RK Lab Meter is an easy, hands-free way to tune your instruments. Listens while you tune and visually guides you through the tuning process.
• Getting Started
- Inspect the Volume Indicator
Talk or play something while watching the volume indicator. Several green bars (4-7) should appear then vanish again. If no green bars appear, too few bars, or the red bar appears often, please read the section entitled, 'Selecting the Microphone'.
- Inspect the Tracking Indicator
Sing or play a note and hold it. The tracking indicator (orange horizontal bar) should advance steadily while you hold the note. The tracking indicator advances one (very small) unit every time a successful pitch determination is made. A smooth procession indicates great success!
Now you're ready to tune! That's how easy it is to use all the Laidman & Katsura software tuners. Your results should be nothing short of spectacular! If you're having trouble or feel your results are less than ideal, please read the sections entitled, 'Selecting the Microphone', and 'Best Results.'
• Selecting the Microphone
Laidman & Katsura tuning apps work by 'listening' through your Microphone. Because your Mac may support more than one sound input device (Microphone, Line Input, etc.) you may need to choose one. From the Microphone Menu, select "Configure..." and then choose a device for sound input; generally this will be 'Internal microphone'. You may also be able to use 'Line In' for direct instrument connections, such as a guitar or keyboard.
Verify that the Input level indicator is active. As you talk (or play) the bars should light up and vanish again. Adjust the Input volume slider so that most of the bars light up when you talk the loudest. (You don't want all the bars to light up, just most of them, then you know you have the Input level set correctly.)
• Best Results
Once you're certain the Microphone is working, here is how you can obtain best results...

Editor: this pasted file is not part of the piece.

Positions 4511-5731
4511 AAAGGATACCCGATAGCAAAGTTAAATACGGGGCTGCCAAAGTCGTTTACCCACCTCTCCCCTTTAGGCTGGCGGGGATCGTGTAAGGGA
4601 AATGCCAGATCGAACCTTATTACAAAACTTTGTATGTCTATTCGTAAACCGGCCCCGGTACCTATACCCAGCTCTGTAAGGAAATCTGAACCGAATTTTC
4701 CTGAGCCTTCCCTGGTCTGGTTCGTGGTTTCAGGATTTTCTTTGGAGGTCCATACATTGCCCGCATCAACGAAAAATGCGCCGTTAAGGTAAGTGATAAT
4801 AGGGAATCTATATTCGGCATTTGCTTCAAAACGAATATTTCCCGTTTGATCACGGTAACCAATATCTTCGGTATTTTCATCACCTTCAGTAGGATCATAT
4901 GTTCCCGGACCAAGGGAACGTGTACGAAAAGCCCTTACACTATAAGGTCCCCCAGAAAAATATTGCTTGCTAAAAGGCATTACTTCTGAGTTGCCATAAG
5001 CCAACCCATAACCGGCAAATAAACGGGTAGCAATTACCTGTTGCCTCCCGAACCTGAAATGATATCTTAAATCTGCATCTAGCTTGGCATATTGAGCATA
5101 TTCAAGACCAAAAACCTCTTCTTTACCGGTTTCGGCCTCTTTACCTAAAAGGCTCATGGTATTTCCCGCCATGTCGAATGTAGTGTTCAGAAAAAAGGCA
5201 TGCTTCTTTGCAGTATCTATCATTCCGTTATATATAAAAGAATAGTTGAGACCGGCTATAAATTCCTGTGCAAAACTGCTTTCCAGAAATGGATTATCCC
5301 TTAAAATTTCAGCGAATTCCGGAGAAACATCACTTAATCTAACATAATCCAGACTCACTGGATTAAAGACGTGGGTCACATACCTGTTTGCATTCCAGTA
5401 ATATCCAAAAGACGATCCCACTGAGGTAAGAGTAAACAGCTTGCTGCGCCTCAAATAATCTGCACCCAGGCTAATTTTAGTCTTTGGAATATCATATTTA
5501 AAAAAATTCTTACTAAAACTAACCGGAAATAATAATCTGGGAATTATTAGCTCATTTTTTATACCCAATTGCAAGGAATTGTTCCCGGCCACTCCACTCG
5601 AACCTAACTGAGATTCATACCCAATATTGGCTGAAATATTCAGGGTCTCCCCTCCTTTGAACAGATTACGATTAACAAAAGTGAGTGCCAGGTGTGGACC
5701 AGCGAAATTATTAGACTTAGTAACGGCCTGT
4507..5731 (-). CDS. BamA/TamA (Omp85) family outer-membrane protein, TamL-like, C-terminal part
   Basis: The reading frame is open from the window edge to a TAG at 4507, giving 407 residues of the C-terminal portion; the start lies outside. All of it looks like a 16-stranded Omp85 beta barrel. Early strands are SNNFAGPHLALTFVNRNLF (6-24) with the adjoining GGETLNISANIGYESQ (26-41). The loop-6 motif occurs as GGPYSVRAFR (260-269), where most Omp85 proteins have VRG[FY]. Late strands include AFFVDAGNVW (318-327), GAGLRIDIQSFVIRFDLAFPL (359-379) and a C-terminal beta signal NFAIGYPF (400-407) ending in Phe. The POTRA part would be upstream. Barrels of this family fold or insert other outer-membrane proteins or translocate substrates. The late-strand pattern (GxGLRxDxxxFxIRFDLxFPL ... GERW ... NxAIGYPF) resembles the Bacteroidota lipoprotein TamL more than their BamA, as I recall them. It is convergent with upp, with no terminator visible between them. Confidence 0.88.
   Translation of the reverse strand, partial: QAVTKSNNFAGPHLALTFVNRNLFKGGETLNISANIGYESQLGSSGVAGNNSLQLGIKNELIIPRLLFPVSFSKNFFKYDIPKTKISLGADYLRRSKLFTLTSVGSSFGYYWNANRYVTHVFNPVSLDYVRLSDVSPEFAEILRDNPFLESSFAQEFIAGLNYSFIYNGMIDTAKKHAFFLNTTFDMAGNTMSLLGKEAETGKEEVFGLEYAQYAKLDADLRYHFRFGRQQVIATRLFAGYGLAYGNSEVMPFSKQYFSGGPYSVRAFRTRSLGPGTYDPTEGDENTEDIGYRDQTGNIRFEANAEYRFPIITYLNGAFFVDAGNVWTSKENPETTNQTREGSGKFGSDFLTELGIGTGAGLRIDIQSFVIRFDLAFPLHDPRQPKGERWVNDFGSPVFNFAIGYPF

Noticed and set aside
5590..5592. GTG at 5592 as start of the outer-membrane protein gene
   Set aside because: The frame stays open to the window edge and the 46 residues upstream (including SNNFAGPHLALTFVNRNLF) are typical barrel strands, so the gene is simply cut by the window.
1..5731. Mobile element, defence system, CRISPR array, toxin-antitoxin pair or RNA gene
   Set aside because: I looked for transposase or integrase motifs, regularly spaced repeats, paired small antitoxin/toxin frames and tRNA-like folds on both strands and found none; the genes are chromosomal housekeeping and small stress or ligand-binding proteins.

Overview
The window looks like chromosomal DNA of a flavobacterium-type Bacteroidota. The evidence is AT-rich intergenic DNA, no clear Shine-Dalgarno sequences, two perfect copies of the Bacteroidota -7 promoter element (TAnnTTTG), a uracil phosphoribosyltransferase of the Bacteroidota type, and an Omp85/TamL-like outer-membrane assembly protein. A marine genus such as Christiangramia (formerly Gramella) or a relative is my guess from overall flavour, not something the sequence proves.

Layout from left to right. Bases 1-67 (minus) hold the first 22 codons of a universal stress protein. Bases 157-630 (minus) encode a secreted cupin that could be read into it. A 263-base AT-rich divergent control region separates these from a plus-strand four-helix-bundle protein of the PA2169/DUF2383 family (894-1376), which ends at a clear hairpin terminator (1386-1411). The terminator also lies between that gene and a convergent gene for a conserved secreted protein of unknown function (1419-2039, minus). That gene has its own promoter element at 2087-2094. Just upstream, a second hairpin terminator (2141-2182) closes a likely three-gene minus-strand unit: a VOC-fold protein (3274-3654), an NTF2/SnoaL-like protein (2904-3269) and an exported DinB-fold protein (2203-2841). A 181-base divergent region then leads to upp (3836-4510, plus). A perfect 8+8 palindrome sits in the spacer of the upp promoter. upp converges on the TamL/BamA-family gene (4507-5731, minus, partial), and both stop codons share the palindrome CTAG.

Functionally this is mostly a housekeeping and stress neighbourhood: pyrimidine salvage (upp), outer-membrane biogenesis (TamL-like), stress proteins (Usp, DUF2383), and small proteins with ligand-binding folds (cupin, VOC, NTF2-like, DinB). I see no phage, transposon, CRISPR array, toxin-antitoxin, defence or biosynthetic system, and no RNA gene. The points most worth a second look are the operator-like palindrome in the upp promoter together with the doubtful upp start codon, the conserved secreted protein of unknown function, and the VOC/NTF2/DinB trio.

Place the microphone near you, or position yourself near the microphone. The microphone should generally be located as near to the sound source as possible. However, singing too close too a microphone may create "popping" effects. A good starting point is about 2 feet distance. A little experimentation may improve results.
- One Note Only!
The pitch detection algorithm can only detect one note at a time! It cannot distinguish individual notes among chords. When using an instrument capable of producing more than one note, avoid notes which continue to sound after a new note is introduced. For example, avoid the sustain pedal when playing the piano, or open strings on a guitar. Also avoid reverb and echo effects.
Avoid background noise when using a Microphone. Common sources of background noise include talking, television, and air conditioner.
This preference setting determines the 'A' reference. By convention, 'A' is typically set at 440Hz. However, there may be situations where you want to tune slightly higher or lower. Changing the 'A' reference effectively shifts the entire tuning spectrum, so that all notes will be in tune with the reference you enter.
- Close Enough for Rock 'n Roll
This setting makes it slightly easier to get an 'in tune' indication. This does not affect the operation of the pitch-detection algorithm, only the visual indication of when you are 'in tune'. Guitar Tuner, for example, changes the needle color to represent 'in tune'.
- Octave Jump Rejection
This setting is used primarily for guitars, and should normally be unchecked. The lower strings on some guitars may produce an octave jump upon striking the string (a natural phenomenon, not a flaw in pitch detection) This can be distracting when trying to tune, so Guitar Tuner provides this option to mask octave jumps. Tip: If the low E string still jumps, play an A (5th fret) on the low E string and tune to the A on the Guitar Tuner display.